Dean Billington, Chief Operating Officer at Brains Bioceutical, discusses the pivotal role of the life science sector in spearheading the post-Covid economic recovery and why driving forward R&D and innovation should be the nation’s top priority
The COVID-19 pandemic has triggered one of the most disruptive periods on record for many industries and labour markets and has thrown the world into one of the worst economic recessions in recorded history. In fact, the ongoing crisis has resulted in a £271 billion hole in the UK’s finances with GDP falling by 9.9% in 2020. Alongside this, 11 million people are currently furloughed, and by the end of the year, it is estimated that unemployment will rise to 6.5%.
Investment into life sciences
Now, as we look ahead to the post-COVID recovery, the UK is facing an almost insurmountable challenge. However, speeding up the pace of investment into the life sciences sector across the UK could help plug that gap and pull the nation back from the brink.
Without a doubt, the contribution of science, technology and innovation has been pivotal in helping to address the immediate health challenges of the COVID-19 crisis. From rapidly increasing diagnostic capacities and supporting the delivery of care in a time of unprecedented demand to leading the charge in the development of vaccinations and treatments – such activities have been at the forefront in tackling the outbreak. However, they can also play a crucial role in supporting the economic recovery after the pandemic.
The UK already has one of the most productive and established life science sectors, supporting around 240,000 jobs and generating an annual turnover of £70 billion. Now, a recent report has suggested that the life science sector could be responsible for a new wave of growth worth an extra £14 billion a year to the UK economy by 2025 and has the potential to create over 50,000 new jobs in the same period.
Without a doubt, the sector is a crucial pillar to the UK economy and remains pivotal to supporting a sustained period of economic recovery centred on innovation and productivity. However, if the industry is to generate the most economic value and jobs, it needs a strong pipeline for R&D investment and a skilled workforce.
From the discovery of DNA to the 100,000 genomes project, the UK as always been considered an industry leader for establishing pioneering R&D programmes which have the capacity to improve the lives of millions of individuals. Yet, as patterns from previous crisis evidence, R&D spending is typically pro-cyclical, with periods of slow GDP growth often triggering a decline in R&D funding.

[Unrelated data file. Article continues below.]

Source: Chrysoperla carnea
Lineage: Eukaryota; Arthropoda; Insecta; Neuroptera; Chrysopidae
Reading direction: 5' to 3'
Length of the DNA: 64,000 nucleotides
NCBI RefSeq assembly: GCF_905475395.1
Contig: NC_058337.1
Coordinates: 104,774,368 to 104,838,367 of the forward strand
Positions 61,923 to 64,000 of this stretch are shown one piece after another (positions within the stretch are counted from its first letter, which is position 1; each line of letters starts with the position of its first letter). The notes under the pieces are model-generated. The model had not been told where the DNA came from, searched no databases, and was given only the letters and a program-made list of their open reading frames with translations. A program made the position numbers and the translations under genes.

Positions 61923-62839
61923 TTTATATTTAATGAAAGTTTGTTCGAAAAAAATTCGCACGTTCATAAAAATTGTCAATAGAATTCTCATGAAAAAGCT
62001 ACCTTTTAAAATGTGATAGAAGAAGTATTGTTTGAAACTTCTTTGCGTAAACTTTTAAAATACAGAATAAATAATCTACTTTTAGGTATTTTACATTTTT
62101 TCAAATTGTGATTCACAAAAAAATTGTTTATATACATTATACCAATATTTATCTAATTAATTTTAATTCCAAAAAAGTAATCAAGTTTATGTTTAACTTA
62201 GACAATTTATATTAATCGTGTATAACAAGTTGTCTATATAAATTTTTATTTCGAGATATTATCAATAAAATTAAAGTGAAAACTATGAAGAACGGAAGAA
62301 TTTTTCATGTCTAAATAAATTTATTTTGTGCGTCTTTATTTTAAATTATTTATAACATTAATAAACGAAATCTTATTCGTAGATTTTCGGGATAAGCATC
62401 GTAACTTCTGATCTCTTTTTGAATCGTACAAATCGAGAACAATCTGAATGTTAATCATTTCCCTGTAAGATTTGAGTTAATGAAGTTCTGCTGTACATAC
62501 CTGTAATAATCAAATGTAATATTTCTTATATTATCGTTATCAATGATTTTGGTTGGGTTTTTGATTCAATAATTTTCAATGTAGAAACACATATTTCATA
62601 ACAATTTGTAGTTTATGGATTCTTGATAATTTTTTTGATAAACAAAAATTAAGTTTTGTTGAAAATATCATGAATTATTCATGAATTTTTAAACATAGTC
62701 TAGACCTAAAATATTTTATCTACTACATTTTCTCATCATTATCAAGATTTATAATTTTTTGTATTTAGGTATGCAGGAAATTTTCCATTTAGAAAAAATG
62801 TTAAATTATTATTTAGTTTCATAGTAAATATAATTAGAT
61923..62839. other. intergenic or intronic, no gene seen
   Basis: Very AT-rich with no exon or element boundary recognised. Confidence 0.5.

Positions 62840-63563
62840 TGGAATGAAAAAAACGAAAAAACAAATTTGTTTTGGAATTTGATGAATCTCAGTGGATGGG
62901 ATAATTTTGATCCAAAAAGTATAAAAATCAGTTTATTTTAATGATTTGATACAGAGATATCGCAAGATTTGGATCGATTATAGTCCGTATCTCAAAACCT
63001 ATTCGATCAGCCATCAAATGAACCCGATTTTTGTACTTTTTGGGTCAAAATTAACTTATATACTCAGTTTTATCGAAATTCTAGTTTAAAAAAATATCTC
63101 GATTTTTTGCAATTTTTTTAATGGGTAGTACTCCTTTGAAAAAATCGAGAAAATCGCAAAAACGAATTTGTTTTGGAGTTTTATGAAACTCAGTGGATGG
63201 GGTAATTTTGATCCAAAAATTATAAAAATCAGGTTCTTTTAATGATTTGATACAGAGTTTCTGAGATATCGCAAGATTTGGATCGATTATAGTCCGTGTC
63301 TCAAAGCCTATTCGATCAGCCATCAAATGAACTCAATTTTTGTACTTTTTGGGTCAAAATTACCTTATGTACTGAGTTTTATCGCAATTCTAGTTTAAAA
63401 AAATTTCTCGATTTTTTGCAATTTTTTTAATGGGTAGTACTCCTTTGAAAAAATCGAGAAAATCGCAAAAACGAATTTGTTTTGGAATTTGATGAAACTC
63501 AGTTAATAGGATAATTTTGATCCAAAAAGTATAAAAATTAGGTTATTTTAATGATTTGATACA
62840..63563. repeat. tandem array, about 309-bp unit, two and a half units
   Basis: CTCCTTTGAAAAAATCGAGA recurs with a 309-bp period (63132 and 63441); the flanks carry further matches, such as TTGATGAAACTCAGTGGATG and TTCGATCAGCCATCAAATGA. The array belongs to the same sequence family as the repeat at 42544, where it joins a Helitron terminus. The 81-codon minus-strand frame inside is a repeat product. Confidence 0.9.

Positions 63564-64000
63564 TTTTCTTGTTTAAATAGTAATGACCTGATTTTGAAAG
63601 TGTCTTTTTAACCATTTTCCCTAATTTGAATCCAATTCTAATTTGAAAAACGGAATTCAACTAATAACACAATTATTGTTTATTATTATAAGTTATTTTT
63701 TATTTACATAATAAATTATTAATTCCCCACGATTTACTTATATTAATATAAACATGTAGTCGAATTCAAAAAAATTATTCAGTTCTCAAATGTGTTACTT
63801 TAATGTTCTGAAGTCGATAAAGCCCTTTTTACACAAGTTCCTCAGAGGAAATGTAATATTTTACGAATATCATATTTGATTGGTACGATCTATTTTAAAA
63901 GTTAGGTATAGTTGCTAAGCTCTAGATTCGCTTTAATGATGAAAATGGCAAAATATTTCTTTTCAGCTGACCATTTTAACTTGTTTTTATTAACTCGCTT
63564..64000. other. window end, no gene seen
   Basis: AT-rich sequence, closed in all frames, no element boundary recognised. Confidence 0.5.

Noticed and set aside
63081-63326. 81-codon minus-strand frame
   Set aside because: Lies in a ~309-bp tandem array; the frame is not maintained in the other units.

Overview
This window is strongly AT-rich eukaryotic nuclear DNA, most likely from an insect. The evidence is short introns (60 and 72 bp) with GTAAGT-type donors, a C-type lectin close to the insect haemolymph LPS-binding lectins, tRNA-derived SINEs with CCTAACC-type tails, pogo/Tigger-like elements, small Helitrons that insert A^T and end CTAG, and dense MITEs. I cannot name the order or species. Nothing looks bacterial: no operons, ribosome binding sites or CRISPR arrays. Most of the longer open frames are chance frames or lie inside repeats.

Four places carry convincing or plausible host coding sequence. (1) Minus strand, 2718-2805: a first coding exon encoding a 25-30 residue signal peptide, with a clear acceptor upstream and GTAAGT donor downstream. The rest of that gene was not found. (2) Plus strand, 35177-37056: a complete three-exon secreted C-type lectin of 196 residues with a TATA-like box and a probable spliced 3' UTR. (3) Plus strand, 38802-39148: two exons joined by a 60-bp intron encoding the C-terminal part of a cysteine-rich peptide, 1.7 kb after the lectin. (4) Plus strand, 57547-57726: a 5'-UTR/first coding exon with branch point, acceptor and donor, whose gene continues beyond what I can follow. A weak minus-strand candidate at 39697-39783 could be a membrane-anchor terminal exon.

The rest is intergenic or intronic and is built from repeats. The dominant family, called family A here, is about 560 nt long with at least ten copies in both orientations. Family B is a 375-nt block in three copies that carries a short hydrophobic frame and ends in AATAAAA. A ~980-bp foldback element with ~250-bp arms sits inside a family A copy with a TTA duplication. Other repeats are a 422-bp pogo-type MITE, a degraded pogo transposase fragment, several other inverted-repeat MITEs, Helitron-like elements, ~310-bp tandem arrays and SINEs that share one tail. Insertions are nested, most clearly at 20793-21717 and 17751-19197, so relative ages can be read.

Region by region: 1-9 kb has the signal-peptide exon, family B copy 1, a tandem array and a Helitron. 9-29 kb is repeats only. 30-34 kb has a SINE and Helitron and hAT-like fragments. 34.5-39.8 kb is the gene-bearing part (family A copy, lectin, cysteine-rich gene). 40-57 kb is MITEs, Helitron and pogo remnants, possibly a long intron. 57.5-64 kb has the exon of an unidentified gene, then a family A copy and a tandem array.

Now, as the UK looks ahead to an extremely uncertain economic period, it is crucial that we do not fall back into this cycle.
Whilst the UK has the potential to have the most productive life science sector in the world, currently, the government’s spending on R&D is only set to hit 2.4% of GDP by 2027. If we are to keep pace with other advanced economies as we emerge from this pandemic, we need to propel science and technology to the forefront to open up a new space for development within these sectors.
To support a strong and successful life sciences sector, the foundation must be laid in R&D funding, policies and approaches that drive innovation and enable best value medicines and technologies to reach patients. Ensuring there is a pipeline of talent and investing in clinical trials infrastructure will also help solidify UK as a life sciences leader and ultimately address long-standing health inequalities and improve lives.
Further engagement with the NHS as a source of innovation and partner is critical and will require agility and collaboration.
Life sciences companies have a unique opportunity to reinforce their purpose and benefit to society that goes beyond just selling drugs and generating profits.
Now the government and leading industry bodies alike, need to bolster and unleash the full potential of the life science sector for it to grow and deliver value. In February, The Association of the British Pharmaceutical Industry (ABPI) and a number of other industry trade bodies united in a call on Chancellor Rishi Sunak to update R&D rules to help release further growth in tech and advanced manufacturing sectors. The Government also announced on the 7th April that life science companies can now apply to the new £20 million fund to expand the manufacturing of medicines, diagnostics and MedTech in the UK. The fund aims to offer a competitive advantage and boost the country’s ability to respond to future pandemics and support the government’s ambitions to ‘build back better’.
People use the essential products and services provided by life sciences and healthcare companies every day. This is not going to change but the way in which these companies design, develop and produce products/services will. The coming months and years are set to be the most challenging yet for the economy, society and industries, including the life science sector. However, if anything, periods of crisis create opportunities to re-evaluate policies, adapt practices and strengthen services & medicines for unmet needs and future challenges.
The COVID-19 pandemic has demonstrated how important the life science sector is and what can be achieved if there is cross-sector collaboration and large-scale funding. For the economic recovery to be durable and effective, we must avoid a return to ‘business as usual’ and look at how thriving sectors – such as life sciences – can be supported. Only by prioritising R&D and innovation can we facilitate this shift.